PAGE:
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My mom traveled to Japan with my maternal grandmother and stayed there with
my maternal grandfather for three months in the summer of 1970. My maternal
grandmother was a high-school mathematics teacher at the time, my mom had just
completed class 10, and my grandfather was working with the Trade Fair Authority
of India. It was this role that had him involved in organizing the India Pavilion at
Expo’70 in Japan.

Soon after her Class 10 exams, my mom set off for Osaka, flying via Calcutta (now
Kolkata) and Tokyo. Her dad was ready to welcome them in Osaka into the
house where he stayed. My mom spent the first two days exploring the
surroundings. She noted two big departmental stores, Hankyu and Daimaru, in the
vicinity.

My mom and grandma at Expo ’70 in Japan

My mom and her parents used the subway to get to the Expo grounds. Every day,
they went there and explored the different pavilions set up by different countries.
Each country would have a delegation of their performers in their national costume
and they would exhibit souvenirs depicting their culture and tradition.
There was a festival plaza or huge open-air theatre where dragon dances were
performed to an enthralled audience. The Scottish pavilion featured little boys and
girls in kilts playing bagpipes. The Canadian pavilion featured Canadian Mounted
Police on horseback. From India, Bharatanatyam performances were shown
featuring Sonal Mansingh and others. The Japanese pavilion featured famous
business houses. In the evenings, there would be pop concerts by various artists
and dragon dances by the Japanese.


My mom calls it a once-in-a-lifetime experience where she learned a lot about
different countries by reading the brochures offered at the pavilion and also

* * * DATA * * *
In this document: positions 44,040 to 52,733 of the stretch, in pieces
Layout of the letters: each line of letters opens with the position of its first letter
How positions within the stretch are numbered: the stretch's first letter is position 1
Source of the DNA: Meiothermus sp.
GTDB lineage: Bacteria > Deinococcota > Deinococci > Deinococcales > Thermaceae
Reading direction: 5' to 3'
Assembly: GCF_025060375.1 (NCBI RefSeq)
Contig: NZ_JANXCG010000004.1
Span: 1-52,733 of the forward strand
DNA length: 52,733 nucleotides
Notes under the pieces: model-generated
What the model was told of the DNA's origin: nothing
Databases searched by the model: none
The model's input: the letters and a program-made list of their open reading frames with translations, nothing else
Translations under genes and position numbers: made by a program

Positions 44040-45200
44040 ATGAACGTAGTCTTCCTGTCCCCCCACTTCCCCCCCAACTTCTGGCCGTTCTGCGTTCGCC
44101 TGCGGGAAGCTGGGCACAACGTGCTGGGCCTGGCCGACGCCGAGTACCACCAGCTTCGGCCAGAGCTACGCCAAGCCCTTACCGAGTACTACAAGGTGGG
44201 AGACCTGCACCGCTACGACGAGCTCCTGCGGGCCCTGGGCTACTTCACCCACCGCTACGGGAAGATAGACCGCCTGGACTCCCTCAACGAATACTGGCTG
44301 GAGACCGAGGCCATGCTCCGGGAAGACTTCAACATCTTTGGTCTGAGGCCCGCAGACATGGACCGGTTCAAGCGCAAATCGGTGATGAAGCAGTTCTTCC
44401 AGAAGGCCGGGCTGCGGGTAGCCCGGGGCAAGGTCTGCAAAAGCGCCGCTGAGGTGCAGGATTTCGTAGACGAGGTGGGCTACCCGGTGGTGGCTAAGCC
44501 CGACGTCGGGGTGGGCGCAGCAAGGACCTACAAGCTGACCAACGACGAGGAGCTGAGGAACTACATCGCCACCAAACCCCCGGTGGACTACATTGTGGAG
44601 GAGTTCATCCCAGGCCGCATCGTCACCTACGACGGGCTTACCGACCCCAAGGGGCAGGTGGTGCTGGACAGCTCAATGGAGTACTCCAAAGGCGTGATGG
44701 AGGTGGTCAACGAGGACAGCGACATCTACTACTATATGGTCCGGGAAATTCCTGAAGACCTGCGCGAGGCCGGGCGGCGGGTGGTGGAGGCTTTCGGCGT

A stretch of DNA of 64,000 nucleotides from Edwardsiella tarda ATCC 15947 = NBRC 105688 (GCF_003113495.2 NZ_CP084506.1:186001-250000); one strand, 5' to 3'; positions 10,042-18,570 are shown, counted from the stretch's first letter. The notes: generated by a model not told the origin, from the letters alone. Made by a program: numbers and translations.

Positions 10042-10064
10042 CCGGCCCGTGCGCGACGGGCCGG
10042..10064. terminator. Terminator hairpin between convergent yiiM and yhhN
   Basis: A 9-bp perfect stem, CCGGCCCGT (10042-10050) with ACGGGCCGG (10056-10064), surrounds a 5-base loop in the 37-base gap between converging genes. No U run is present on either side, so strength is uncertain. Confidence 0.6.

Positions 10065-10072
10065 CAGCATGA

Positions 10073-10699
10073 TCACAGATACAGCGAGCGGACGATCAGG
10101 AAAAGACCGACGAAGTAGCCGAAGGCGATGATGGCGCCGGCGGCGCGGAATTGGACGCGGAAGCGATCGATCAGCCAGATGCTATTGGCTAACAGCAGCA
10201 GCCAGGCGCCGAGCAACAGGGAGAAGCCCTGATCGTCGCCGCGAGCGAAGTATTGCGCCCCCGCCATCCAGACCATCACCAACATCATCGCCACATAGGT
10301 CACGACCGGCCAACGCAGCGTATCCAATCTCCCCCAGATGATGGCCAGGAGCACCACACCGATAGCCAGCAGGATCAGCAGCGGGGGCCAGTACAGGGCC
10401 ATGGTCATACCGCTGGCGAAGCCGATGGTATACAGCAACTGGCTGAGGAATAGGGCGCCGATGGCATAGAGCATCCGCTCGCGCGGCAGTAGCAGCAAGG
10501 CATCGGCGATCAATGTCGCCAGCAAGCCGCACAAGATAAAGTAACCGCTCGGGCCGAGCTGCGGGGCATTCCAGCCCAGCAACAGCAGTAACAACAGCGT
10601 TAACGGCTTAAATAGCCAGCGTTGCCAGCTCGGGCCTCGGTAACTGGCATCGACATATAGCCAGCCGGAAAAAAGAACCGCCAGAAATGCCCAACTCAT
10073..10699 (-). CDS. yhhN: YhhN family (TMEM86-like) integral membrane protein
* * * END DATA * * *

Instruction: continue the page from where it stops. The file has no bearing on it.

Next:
enjoying their performances. She would love to experience something like that
again!

From Osaka, they visited Nara and saw the Japanese gardens there. They also went
to Kobe to shop and visited the Buddhist temples in Kamakura. My mom observed
that the places in Japan were spic and span and well maintained. She says that one
could use any public toilet confidently. While she did see women wearing kimonos,
most of the Japanese ladies wore Western outfits like skirts and pants with coats.
They seemed to be heavily influenced by American culture and many of them listened to Western music.

When she entered a store, only one or two people there could speak in English.
My mom also traveled on the famous bullet train. One day, my mom and her
parents set off for Pearl Island on a ship. She says the exhibits detailed the
formation of a cultured pearl. They went to see Kabuki dances and Takarazuka
dance performances.

Wikipedia informs me, “The Takarazuka Revue is a Japanese all-female musical
theater troupe based in Takarazuka, Hy?go Prefecture, Japan. Women play all roles
in lavish, Broadway-style productions of Western-style musicals, and sometimes
stories adapted from sh?jo manga and Japanese folktales. The costumes, set
designs, and lighting are lavish, and the performances are melodramatic. Lead performers